Tracking progress to a safe climate

What is human-induced warming?

The, website shows an up-to-the-second index of human-induced warming relative to the mid-19th century (1861-80) based on the standard “detection and attribution” approach introduced by Hasselmann (1997) and used by the IPCC ever since. This estimates contributions to observed climate change, removing the impact of natural year-to-year fluctuations, by a simple least-squares-fit between observed temperatures and estimated responses to human-induced and natural drivers of climate change. In this case, the responses are provided by the standard simple climate model given in Chapter 8 of IPCC (2013), but the size of these responses (and so the climate sensitivity) is estimated by the fit to the observations (see Box 10.1 of Chapter 10 of IPCC (2013) and here for an explanation).

The human-induced warming index is calculated based on the results of Otto et al (2015), using data and calculations shown in this spreadsheet. The figure below, figure 1a from Otto et al (2015), shows the evolution of the human-induced warming index (orange diamonds) over time. The orange lines show the estimate of human driven temperature change, blue lines the naturally driven (from solar and volcanic change) temperature change and the red lines their combined total. The different lines in each set represent different assumptions about the climate response. The orange diamonds show the best-estimate human-induced warming based on a regression of the observations of global temperature change (black diamonds) onto the human-driven and natural-driven warming. This time series is used for the human-induced warming index in the interactive graphic. The residuals of this regression are shown by the green diamonds, offset in the vertical by 0.5 degrees.

Human-induced warming was 0.909460801 degrees at 00:00:00 on 01/07/2014 and has been increasing at 5.81145e-10 degrees per second ever since.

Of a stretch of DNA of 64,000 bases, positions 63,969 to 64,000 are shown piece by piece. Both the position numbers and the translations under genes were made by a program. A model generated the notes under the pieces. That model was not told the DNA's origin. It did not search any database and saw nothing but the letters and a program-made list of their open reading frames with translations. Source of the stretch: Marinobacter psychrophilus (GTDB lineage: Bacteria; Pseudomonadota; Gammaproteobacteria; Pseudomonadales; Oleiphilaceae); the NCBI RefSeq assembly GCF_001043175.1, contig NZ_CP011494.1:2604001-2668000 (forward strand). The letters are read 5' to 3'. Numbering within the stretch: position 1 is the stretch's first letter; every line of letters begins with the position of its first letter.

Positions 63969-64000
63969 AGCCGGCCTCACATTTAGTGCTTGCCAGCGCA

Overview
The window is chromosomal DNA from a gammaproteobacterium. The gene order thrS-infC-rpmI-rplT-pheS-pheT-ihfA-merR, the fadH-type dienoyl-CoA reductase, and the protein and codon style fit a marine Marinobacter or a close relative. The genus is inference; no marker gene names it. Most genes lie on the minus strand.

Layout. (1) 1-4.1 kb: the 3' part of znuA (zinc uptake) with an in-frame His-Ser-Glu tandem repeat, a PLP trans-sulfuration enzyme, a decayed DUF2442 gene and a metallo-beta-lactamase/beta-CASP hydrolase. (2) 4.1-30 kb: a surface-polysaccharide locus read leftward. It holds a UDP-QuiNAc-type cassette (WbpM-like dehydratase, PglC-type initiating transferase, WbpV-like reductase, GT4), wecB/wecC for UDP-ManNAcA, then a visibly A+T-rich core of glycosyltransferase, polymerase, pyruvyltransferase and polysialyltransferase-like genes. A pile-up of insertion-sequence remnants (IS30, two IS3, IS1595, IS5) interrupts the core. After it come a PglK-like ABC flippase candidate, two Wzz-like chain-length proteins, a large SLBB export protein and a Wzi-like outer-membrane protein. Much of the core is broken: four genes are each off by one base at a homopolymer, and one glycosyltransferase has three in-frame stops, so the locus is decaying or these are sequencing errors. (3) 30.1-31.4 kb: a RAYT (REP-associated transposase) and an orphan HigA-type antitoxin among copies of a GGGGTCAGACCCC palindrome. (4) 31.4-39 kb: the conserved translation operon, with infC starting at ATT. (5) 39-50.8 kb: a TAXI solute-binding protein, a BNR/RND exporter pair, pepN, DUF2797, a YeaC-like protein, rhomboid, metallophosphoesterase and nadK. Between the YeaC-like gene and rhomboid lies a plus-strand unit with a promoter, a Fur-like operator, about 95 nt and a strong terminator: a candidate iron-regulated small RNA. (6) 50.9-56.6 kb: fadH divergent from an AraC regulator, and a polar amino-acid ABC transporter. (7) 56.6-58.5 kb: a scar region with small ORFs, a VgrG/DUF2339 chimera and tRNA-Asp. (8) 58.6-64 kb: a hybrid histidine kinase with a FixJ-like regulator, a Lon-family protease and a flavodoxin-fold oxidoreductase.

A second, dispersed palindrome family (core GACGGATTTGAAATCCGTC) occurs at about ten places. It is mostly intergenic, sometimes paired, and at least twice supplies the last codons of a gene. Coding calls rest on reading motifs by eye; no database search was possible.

Fig 1 Otto et al (2015)

This figure shows the evolution of the human-induced warming index over time, whereas the interactive graphic on the main page shows the index as a function of cumulative carbon dioxide emissions over the historical period.

What are cumulative carbon dioxide emissions?

Cumulative carbon dioxide emissions is the sum of all emissions emitted since 1870 at any given date. It is the fundamental driver of human-induced warming of the climate system. Cumulative carbon dioxide emissions are calculated from observational data taken from CDIAC and Houghton et al. as in IPCC AR5, with 2012-2014 emissions taken from RCP8.5 emissions calculated at PIK. Cumulative carbon dioxide emissions were 547.54282 GtC at 00:00:00 on 01/01/2015 and have been increasing at 349 tonnes per second since.

Carbon dioxide is a very long-lived gas for which a certain fraction of the emissions will stay in the atmosphere essentially forever. This creates a strong relationship between the total stock of carbon dioxide that enters that atmosphere and the very long-term climate consequences, prompting the focus on cumulative carbon dioxide emissions in climate policy discussions.

Why does this matter?

The latest climate science, summarised in the IPCC 5th Assessment Report, shows a fundamental linear link between human-induced temperature change at any date and the cumulative carbon dioxide emissions before that date. A range of different strengths of this linear relationship are possible, as simulated in the latest generation of global climate models and shown by the range of the pink-coloured plume in the main figure. For any peak-warming target, such as 2 degrees, the pink-plume shows a range of uncertainty over the cumulative carbon dioxide emissions budget to meet the target. The 'We Are Here' marker shows how current human-induced global warming is currently evolving as a function of realised cumulative carbon dioxide emissions.

Due to the uncertainty over the physical climate response to cumulative emissions, shown by the pink-plume, there is a risk that for the best estimate cumulative carbon budget of 1000 GtC for a 2 degreee warming there is the risk of a temperature response up to 3 degrees or as little as 1.5 degrees. Carbon budgets that give 2 degrees of warming could be as much as 1400GtC, or as little as 700GtC. Explicitly linking climate change mitigation policies to a specific carbon budget leads to risks of missing the temperature goal or costly over-mitigation depending on what the carbon budget actually turns out to be. By indexing climate policies to the human-induced warming index instead, this uncertainty over the budget is removed in a climate mitigation context. If policies are designed to evolve with rising human-induced warming such that global emissions are net-zero at the point human-induced warming reaches 2 degrees then the climate goal will be met regardless of the uncertainty in the exact cumulative carbon dioxide budget, allowing climate policies that are "anti-fragile" to uncertainty in the physical climate system.

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Warming versus cumulative carbon dioxide emissions

Zoom in | Zoom out is provided by the Oxford Martin Safe Carbon Investment Initiative.

Relevant Papers

Otto, F.E.L. et al. (2015). Embracing uncertainty in climate change policy. Nature Climate Change.

Hasselmann, K. (1997). Multi-pattern fingerprint method for detection and attribution of climate change. Climate Dynamics, 13(9), 601-611.